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Brier Dudley offers a critical look at technology and business issues affecting the Northwest.

May 17, 2013 at 3:35 PM

Seattle’s Tableau goes from bedroom startup to Wall Street darling

Tableau Software isn’t a rags to riches story, but it’s close.

TableauOpenBell

The data-visualization company burst onto the public markets Friday with a steller public offering, jumping 64 percent to close at $50.75, up from its initial $31 price.

Nearly 100 employees were in New York to celebrate while parties were held at its offices, including its headquarters in Fremont.

Ten years earlier the future wasn’t so clear, though Chief Executive Christian Chabot always believed he was building what would become a large, public and independent software company.

“We’ve really been marching against that goal, never getting too obsessed with short-term results,” he said.

The company was spun out of Stanford in 2003 and moved to Seattle in its first year, operating from a bedroom in Chabot’s Capitol Hill home before expanding into his basement.

Chabot, a 41-year-old former venture capitalist, said the move to Seattle was key to Tableau’s success.

“That has been one of the best decisions we’ve ever made,” he said. “We did it for personal reasons not financial reasons but it’s turned out fantastically.”

Chabot believes that the area’s “exceptional” talent pool will support the company’s continued growth in the area. The company now employs just under 900 and could be in the “high thousands” five years from now, Chabot said.

“Success builds on success,” he said. “More people start to move to the city, the universities adjust …. People spin out of companies.”

That success won’t be immediately obvious to Chabot’s neighbors. He doesn’t plan to buy a new house and he still drives a mini-van.

After ringing the bell at the New York Stock Exchange (he’s in the light suit above) to begin trading of Tableau – with the ticker “DATA” – and spending the day talking to reporters, he was heading Friday night to a relatively low key cocktail party with employees.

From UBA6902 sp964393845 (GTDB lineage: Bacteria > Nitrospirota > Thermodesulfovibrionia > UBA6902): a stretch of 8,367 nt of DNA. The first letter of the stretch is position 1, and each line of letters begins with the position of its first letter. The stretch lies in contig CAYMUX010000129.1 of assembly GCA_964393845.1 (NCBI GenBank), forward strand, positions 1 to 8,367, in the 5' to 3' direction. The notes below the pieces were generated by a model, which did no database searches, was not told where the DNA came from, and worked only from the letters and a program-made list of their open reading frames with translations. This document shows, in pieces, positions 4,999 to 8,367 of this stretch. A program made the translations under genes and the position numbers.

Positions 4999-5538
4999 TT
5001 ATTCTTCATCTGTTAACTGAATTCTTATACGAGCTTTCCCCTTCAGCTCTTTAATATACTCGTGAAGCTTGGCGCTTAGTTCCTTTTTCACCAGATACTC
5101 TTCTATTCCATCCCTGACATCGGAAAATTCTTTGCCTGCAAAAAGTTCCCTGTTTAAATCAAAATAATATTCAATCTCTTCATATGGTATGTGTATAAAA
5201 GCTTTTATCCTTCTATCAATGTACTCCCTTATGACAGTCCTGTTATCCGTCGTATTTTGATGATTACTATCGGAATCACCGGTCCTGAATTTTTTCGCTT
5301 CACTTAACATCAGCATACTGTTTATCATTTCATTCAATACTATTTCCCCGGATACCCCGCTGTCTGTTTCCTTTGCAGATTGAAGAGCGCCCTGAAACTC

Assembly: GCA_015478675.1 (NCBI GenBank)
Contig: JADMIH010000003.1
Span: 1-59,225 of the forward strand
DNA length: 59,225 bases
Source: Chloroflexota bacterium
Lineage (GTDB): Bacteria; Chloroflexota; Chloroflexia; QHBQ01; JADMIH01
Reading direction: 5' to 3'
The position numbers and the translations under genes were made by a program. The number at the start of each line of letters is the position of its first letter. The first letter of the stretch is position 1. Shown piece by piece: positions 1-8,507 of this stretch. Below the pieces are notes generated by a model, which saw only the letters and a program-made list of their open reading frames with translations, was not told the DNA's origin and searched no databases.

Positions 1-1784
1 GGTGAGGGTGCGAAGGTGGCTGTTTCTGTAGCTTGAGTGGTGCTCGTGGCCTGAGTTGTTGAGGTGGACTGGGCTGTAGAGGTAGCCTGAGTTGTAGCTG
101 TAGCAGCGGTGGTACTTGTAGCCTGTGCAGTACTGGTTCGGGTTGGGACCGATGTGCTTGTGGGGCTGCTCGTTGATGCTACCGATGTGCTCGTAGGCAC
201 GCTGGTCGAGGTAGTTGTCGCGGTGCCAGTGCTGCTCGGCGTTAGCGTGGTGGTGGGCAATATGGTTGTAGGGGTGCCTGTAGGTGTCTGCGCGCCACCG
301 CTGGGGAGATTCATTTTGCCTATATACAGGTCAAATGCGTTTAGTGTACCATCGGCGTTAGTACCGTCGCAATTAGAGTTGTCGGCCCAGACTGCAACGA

“Nothing too fancy – toasts and wine,” he said.

Yet his jubilance was apparent via cellphone and across the country.

“We feel fantastic about the outcome,” he said.

It’s about more than raising capital.

“Our primary motivation for bringing Tableau public on the New York Stock Exchange today is to increase the awareness and the credibility of the company,” he said, adding that the warm reception and IPO publicity will “really help us take our business to the next level.”

Chabot’s breakout will no doubt inspire other entrepreneurs, particularly those building business software companies. His message to them to “stick with it,” even if they feel overlooked.

“For better or worse people, publications tend to write about the big goliath of technology. I don’t blame them for that. They cover Facebook and Google and Microsoft and Oracle or whatnot,” Chabot said. “The rest of us are working on an opportunity that is equally important but is going to take a longer period of time to be successful.”

How did Chabot and Tableau’s co-founders know they could take their idea all the way? Chabot said that wasn’t the focus – they saw the bigger opportunity for the tools they were building, versus a startup they could take pulic and cash in.

“We weren’t looking for one that fit that profile,” he said. “The three of us, the three founders, we believed in the mission – to help people see and understand data. It was one that we viewed as a big problem.”

Tableau’s helping customers small and large with that problem by offering software that makes it easier to visualize and analyze the information contained in databases.

It’s a hot market, with the business world awash in information and constantly searching for better ways to understand, monitor and explain what’s happening.

Tableau’s ongoing success won’t be easy. Other companies offer similar tools and business software giants such as Microsoft and Google are adding better visualization and analysis tools to their products, which could reduce demand for standalone products like Tableau.

Chabot said customers like Tableau’s autonomy.

“Customers really like the fact that we’re able to connect to the data sources regardless of the vendor – we’re kind of a Swiss army knife for data,” he said, adding that “we bring a lot of value to customers by connecting to all the world’s data.”

Yet there’s still a chance that Tableau will be acquired by one of those Goliaths, especially as competition grows between the business computing platforms of Microsoft, Google, Amazon.com and others.

Tableau’s tools – which make it easy for everyone from the receptionist to the chief executive to analyze data – seem like a natural addition to stack of enterprise software that needs better and more attractive tools on users’ desktops.

Chabot acknowledged that Tableau could still get scooped up.

“There’s always a chance,” he said. “We would do it if it’s the right thing for people and customers.”

But now the big players would have to pay $5 billion instead of $500 million to acquire Tableau.

Then we’ll have a rags to unfathomable riches story.

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